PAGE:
In response to the COVID-19 pandemic, the diabetes team of Hamad Medical Corporation (HMC) extended the hours of operation and scope of services for their diabetes hotline in mid-March.
Since the service was launched, demand for the service has grown – over 9,000 calls received – with 95% of patients surveyed saying they would recommend the hotline.
Dr Mahmoud Zirie, Senior Consultant and Head of Endocrinology, Diabetes and Metabolism Department at HMC, said the dedicated hotline, a medication home delivery service, virtual consultations, and an outreach programme in partnership with the Ministry of Public Health and Primary Health Care Corporation for patients with ‘poorly controlled’ diabetes, were among the range of measures put in place so that patients will continue to have access to specialised diabetes care throughout the pandemic.
We know that people with diabetes are considered high-risk for severe COVID-19 illness. The data demonstrates that people with diabetes have much higher rates of serious complications from this virus, compared to people without diabetes, so we took several steps to ensure patients do not unnecessarily come to the hospital.
Dr Zirie added that they moved the majority of their regular outpatient appointments to telemedicine appointments and implemented a number of new services, including a medication and medical equipment and supplies home delivery service.
He said that while they don’t want patients who are not acutely ill to come to the hospital, they also don’t want diabetics who require specialist care to go without that care.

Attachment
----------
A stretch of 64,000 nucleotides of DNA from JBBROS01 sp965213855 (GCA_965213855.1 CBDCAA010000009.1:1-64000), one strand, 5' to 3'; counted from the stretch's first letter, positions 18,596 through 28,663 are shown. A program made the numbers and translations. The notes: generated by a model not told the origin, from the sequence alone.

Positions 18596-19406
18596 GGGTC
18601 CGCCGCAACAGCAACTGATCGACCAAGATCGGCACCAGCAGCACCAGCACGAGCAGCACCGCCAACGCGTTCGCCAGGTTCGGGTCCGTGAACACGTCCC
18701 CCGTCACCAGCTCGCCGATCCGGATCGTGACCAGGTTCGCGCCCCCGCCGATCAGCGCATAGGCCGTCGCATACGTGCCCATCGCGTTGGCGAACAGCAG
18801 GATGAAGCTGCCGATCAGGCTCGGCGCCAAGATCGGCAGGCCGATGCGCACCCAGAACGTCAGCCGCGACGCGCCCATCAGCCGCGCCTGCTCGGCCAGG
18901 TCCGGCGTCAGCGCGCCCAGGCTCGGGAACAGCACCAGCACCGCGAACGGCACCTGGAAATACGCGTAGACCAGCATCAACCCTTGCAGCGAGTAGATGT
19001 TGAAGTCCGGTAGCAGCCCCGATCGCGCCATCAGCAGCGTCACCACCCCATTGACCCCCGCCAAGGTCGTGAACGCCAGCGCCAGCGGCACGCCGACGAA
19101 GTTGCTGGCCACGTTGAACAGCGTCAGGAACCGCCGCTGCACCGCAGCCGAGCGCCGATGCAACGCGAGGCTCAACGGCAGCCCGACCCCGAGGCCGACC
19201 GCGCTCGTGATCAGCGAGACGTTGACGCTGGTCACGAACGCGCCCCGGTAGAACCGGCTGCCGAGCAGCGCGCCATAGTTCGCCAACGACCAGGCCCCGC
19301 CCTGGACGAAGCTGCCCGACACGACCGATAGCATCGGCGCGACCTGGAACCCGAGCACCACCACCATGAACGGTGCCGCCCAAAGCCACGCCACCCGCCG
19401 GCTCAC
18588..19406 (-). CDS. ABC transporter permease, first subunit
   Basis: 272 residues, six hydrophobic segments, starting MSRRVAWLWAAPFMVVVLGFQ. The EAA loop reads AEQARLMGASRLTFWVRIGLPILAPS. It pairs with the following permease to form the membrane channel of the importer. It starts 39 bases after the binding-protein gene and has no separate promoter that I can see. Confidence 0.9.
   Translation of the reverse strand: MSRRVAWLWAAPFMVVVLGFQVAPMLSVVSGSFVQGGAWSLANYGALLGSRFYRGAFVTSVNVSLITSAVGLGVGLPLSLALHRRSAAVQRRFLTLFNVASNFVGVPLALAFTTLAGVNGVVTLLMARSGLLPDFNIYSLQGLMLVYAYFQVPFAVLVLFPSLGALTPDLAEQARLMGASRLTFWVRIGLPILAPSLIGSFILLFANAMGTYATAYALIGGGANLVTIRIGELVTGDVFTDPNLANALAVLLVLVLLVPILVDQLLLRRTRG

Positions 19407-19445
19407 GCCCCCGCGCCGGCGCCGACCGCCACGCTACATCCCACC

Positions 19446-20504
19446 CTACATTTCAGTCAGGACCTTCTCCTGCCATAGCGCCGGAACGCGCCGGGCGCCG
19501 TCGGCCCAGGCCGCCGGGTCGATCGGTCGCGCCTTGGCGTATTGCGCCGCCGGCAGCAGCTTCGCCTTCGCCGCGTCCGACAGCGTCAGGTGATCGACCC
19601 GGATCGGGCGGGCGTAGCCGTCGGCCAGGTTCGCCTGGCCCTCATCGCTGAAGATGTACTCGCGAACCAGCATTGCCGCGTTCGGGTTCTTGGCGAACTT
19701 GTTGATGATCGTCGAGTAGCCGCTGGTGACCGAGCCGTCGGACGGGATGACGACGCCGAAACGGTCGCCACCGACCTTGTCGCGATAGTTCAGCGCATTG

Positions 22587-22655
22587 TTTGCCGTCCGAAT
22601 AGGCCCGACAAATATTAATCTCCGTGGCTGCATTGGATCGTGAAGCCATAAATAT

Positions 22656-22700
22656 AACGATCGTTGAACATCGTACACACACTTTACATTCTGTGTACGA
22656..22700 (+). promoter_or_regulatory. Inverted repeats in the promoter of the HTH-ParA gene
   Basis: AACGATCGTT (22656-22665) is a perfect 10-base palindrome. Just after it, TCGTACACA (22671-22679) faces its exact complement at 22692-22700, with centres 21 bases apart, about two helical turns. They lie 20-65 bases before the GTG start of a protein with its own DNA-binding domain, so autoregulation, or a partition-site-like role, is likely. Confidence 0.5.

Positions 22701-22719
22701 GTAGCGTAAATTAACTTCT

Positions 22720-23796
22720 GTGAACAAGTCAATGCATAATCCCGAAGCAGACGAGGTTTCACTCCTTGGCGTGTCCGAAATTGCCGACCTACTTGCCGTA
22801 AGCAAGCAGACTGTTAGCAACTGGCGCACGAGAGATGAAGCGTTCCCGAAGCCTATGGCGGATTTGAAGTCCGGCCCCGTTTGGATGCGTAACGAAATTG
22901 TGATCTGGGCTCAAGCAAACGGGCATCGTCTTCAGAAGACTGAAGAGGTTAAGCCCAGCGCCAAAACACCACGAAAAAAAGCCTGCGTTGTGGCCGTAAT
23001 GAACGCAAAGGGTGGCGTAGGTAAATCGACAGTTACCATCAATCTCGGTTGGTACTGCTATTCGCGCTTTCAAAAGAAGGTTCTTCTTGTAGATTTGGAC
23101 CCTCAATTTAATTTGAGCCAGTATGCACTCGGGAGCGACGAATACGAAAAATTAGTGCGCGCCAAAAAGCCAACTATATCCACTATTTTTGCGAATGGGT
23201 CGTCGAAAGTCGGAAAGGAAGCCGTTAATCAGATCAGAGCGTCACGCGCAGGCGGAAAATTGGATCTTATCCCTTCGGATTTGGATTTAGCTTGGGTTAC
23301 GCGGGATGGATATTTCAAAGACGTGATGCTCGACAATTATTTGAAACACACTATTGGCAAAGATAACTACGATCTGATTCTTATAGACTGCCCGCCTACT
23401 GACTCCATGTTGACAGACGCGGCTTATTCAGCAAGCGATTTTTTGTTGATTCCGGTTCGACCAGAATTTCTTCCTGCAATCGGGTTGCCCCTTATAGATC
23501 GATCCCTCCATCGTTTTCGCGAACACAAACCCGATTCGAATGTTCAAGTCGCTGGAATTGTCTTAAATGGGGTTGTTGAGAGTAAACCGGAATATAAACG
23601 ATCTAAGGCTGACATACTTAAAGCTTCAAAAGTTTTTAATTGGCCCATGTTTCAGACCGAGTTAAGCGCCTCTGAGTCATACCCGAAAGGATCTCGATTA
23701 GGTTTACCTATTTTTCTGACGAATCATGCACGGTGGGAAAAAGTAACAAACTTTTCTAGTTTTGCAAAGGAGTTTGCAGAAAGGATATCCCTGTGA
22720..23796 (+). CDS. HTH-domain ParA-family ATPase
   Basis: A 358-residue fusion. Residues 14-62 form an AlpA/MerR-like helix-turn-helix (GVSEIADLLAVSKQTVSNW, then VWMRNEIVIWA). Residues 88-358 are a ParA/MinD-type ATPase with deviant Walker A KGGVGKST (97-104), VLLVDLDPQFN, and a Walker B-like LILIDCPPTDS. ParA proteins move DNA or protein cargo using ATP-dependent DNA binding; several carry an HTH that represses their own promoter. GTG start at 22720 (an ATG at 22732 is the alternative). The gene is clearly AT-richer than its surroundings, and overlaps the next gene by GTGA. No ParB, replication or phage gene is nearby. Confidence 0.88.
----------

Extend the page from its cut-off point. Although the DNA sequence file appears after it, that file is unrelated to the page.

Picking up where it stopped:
Dr Manal Othman, Director of Diabetes Education at HMC, said the diabetes hotline, which is managed by trained diabetes educators, provides advice in Arabic, English and Urdu. Most individuals who call the hotline require general advice and support, but they also receive calls from patients who require non-emergency management of diabetes symptoms.
Broadly speaking, the calls we receive from patients and caregivers fall into two categories with the largest group requiring medication refills or store items, such as blood glucose metres and test strips, or asking general questions about diabetes and the COVID-19 virus.
The second category includes patients who require diabetes management, such as medication adjustments or management of low blood sugar (hypoglycemia) or high blood sugar (hyperglycemia).
According to Dr Othman, diabetes educators play a vital role in supporting people living with diabetes to manage their condition and achieve optimal health outcomes. She said they are pleased to be offering the hotline service to the public; however, the public must understand that this service is for non-life-threatening conditions.
If you are experiencing a diabetic emergency, you must go to the emergency department or call 999.
Earlier this month the diabetes care team at the National Diabetes Center surveyed hotline users to gather feedback on patients’ overall experience using the service. Ninety-five percent of patients surveyed said they would recommend the hotline and over 90% of respondents indicated they considered the hotline to be a trusted and reliable resource for diabetes information and advice.
The diabetes hotline can be accessed by calling 16099, then select Option 4. This phone-based emergency service is available seven days a week, from 7 am to 7 pm, providing individuals with all types of diabetes, as well as their relatives or caregivers, with medical advice related to diabetes and diabetes care during the COVID-19 pandemic.
For updates and more information, visit hamad.qa.
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